The final word on holiday gift-giving for lawyers // Trial & Error

How to take the awkward out of buying presents for your workmates

By Atrisha Lewis

On Wednesday December 2nd, 2015


Yes, the signs of the approaching holiday season appear way too early — September is just unreasonable — but now that December has hit, it’s time to address the questions that always seem to stump lawyers: who do I have to buy a gift for at the office? And what do I buy? And how much should I spend? In search of answers, I interviewed (off the record) lawyers from a wide array of firms, practice groups and career levels to come up with a list of best practices for holiday gift-giving. May you never face gift-based awkwardness again.

Always buy a gift for your assistant. This was the one thing on which all lawyers could agree. But what to give? That gets a bit trickier. Cash gifts may be gauche in other arenas, but it seems like the conventional choice for a lot of Bay Street lawyers. Other common options include gift certificates to spas or their favourite stores, as well as nice bottles of wine or champagne (but make sure your assistant will actually drink them). Any combination of those gifts works too. There’s a wide discrepancy in spending levels among lawyers, but the common theme is that the amount should be larger the more senior you are, and the more years your assistant has worked. Since everyone likes an unscientific benchmark, the range of my interviewees was $75 to $300.

Give “down” before you give “up.” Not everyone could agree on this as a blanket rule, but a lot of lawyers at larger firms told me that they give gifts to more junior lawyers, but not to more senior lawyers. A partner at a large Bay Street firm said that he and his colleagues usually give wine or Scotch to the associates they work closely with. My favourite tip? Buy a few $25 gift cards to give to people at the firm who have helped you over the year: court filing clerks, copying personnel and cleaning staff.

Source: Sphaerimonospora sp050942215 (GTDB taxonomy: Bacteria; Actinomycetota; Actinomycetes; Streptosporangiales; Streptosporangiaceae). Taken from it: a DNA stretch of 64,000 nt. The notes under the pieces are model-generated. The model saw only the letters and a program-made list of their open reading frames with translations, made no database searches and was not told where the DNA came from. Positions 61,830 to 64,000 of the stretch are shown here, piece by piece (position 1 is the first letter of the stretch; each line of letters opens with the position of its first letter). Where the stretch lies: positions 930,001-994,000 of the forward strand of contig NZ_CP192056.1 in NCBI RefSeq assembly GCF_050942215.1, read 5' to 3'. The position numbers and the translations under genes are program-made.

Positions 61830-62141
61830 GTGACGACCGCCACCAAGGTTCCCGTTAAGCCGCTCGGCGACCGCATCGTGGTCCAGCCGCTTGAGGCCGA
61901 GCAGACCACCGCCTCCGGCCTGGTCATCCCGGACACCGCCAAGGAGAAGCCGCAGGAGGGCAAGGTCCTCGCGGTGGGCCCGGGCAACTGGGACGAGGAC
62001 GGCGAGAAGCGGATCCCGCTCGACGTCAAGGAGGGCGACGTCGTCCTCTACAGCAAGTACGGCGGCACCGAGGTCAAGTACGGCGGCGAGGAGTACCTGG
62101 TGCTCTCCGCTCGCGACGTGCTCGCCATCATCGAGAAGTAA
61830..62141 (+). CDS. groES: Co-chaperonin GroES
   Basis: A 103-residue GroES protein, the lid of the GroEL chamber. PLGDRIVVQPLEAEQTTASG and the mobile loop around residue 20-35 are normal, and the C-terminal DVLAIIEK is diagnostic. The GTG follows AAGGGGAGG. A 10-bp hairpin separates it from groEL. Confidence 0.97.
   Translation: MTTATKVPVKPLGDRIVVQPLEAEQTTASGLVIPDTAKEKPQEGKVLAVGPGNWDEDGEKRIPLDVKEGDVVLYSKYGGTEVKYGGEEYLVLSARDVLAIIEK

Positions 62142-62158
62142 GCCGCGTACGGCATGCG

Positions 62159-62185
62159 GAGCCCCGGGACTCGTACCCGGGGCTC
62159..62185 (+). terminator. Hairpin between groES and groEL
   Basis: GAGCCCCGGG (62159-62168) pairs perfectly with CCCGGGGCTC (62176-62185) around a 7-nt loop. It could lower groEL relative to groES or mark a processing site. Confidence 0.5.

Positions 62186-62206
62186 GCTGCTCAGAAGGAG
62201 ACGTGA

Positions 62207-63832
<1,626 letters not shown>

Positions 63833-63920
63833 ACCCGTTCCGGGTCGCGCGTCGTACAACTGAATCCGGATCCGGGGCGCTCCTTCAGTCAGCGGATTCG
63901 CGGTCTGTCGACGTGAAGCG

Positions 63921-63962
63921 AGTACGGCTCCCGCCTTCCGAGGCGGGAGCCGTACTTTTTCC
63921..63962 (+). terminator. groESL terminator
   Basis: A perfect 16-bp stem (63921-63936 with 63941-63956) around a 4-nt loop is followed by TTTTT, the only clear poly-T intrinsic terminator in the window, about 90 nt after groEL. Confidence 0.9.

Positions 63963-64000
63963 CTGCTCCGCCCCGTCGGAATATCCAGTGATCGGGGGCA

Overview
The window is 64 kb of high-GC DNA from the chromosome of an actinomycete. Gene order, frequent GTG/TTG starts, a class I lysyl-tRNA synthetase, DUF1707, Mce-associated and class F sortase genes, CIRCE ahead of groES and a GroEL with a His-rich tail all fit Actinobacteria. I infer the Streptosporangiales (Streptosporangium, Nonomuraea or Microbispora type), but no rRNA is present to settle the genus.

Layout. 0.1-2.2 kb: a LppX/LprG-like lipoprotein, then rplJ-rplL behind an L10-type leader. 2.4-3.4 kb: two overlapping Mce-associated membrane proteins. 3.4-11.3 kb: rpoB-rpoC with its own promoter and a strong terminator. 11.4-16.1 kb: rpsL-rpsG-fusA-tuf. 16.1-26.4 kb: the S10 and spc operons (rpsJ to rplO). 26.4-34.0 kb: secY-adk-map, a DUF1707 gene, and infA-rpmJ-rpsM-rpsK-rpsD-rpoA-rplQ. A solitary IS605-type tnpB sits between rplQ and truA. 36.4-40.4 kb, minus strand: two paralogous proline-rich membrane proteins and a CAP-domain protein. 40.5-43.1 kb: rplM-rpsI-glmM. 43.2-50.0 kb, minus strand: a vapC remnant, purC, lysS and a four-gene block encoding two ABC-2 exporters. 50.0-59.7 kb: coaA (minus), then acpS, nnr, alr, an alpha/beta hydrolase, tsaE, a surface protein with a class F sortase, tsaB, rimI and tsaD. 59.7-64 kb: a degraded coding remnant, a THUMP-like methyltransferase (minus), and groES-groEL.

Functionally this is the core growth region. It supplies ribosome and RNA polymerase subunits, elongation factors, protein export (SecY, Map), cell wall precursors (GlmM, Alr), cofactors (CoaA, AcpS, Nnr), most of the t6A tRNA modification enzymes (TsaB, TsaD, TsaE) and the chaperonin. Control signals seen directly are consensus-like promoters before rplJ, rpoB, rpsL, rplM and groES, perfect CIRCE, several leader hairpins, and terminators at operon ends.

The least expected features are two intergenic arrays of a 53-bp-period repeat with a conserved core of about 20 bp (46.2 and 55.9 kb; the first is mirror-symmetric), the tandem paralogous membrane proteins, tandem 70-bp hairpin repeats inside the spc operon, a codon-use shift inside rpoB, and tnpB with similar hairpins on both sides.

In a smaller team, however, give to the senior lawyers too. While I agree that gifts should flow downwards, that rule tends to soften at smaller firms, or within a closeknit practice group. One associate at a midsize firm says that she always buys a bottle of wine for the partner she works with. Personally, I’ve given my formal mentor at the firm a very small token of thanks around the holidays. When giving “up,” the dollar amount doesn’t have to be huge. You can never go wrong with a good book.

Never underestimate the power of a small, thoughtful token of appreciation. You really don’t have to buy a gift for someone to let them know you’re grateful for all they do for you. If you want to thank someone, or let them know you care, a hand-written note or a small package of baked goods goes a long way.

Atrisha LewisAtrisha Lewis is a third-year associate in McCarthy Tétrault’s litigation group. Follow her on Twitter: @atrishalewisAnd also check out all of her past columns.



Winter-2015-cover-smallThis story is from our Winter 2015 issue.